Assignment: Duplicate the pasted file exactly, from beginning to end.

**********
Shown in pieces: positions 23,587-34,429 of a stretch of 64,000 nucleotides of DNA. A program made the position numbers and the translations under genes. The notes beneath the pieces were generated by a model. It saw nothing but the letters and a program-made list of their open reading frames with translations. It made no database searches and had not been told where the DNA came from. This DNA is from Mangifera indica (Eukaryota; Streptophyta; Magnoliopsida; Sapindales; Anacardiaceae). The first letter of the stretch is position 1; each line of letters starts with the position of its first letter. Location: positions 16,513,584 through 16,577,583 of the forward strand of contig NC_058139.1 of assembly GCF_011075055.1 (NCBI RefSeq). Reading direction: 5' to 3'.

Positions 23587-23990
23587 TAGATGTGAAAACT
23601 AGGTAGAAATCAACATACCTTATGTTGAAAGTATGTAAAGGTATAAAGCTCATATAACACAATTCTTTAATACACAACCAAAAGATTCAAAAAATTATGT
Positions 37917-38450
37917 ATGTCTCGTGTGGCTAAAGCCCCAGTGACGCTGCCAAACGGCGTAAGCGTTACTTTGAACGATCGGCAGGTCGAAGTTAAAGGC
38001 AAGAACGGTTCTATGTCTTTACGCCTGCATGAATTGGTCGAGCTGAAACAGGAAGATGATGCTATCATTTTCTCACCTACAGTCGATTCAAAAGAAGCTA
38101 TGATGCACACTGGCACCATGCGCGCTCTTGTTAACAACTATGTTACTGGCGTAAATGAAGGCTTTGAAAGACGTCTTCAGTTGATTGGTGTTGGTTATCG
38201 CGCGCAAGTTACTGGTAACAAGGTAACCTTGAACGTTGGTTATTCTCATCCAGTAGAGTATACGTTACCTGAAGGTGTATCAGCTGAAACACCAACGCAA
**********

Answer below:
Shown in pieces: positions 23,587-34,429 of a stretch of 64,000 nucleotides of DNA. A program made the position numbers and the translations under genes. The notes beneath the pieces were generated by a model. It saw nothing but the letters and a program-made list of their open reading frames with translations. It made no database searches and had not been told where the DNA came from. This DNA is from Mangifera indica (Eukaryota; Streptophyta; Magnoliopsida; Sapindales; Anacardiaceae). The first letter of the stretch is position 1; each line of letters starts with the position of its first letter. Location: positions 16,513,584 through 16,577,583 of the forward strand of contig NC_058139.1 of assembly GCF_011075055.1 (NCBI RefSeq). Reading direction: 5' to 3'.

Positions 23587-23990
23587 TAGATGTGAAAACT
23601 AGGTAGAAATCAACATACCTTATGTTGAAAGTATGTAAAGGTATAAAGCTCATATAACACAATTCTTTAATACACAACCAAAAGATTCAAAAAATTATGT
Positions 37917-38450
37917 ATGTCTCGTGTGGCTAAAGCCCCAGTGACGCTGCCAAACGGCGTAAGCGTTACTTTGAACGATCGGCAGGTCGAAGTTAAAGGC
38001 AAGAACGGTTCTATGTCTTTACGCCTGCATGAATTGGTCGAGCTGAAACAGGAAGATGATGCTATCATTTTCTCACCTACAGTCGATTCAAAAGAAGCTA
38101 TGATGCACACTGGCACCATGCGCGCTCTTGTTAACAACTATGTTACTGGCGTAAATGAAGGCTTTGAAAGACGTCTTCAGTTGATTGGTGTTGGTTATCG
38201 CGCGCAAGTTACTGGTAACAAGGTAACCTTGAACGTTGGTTATTCTCATCCAGTAGAGTATACGTTACCTGAAGGTGTATCAGCTGAAACACCAACGCAA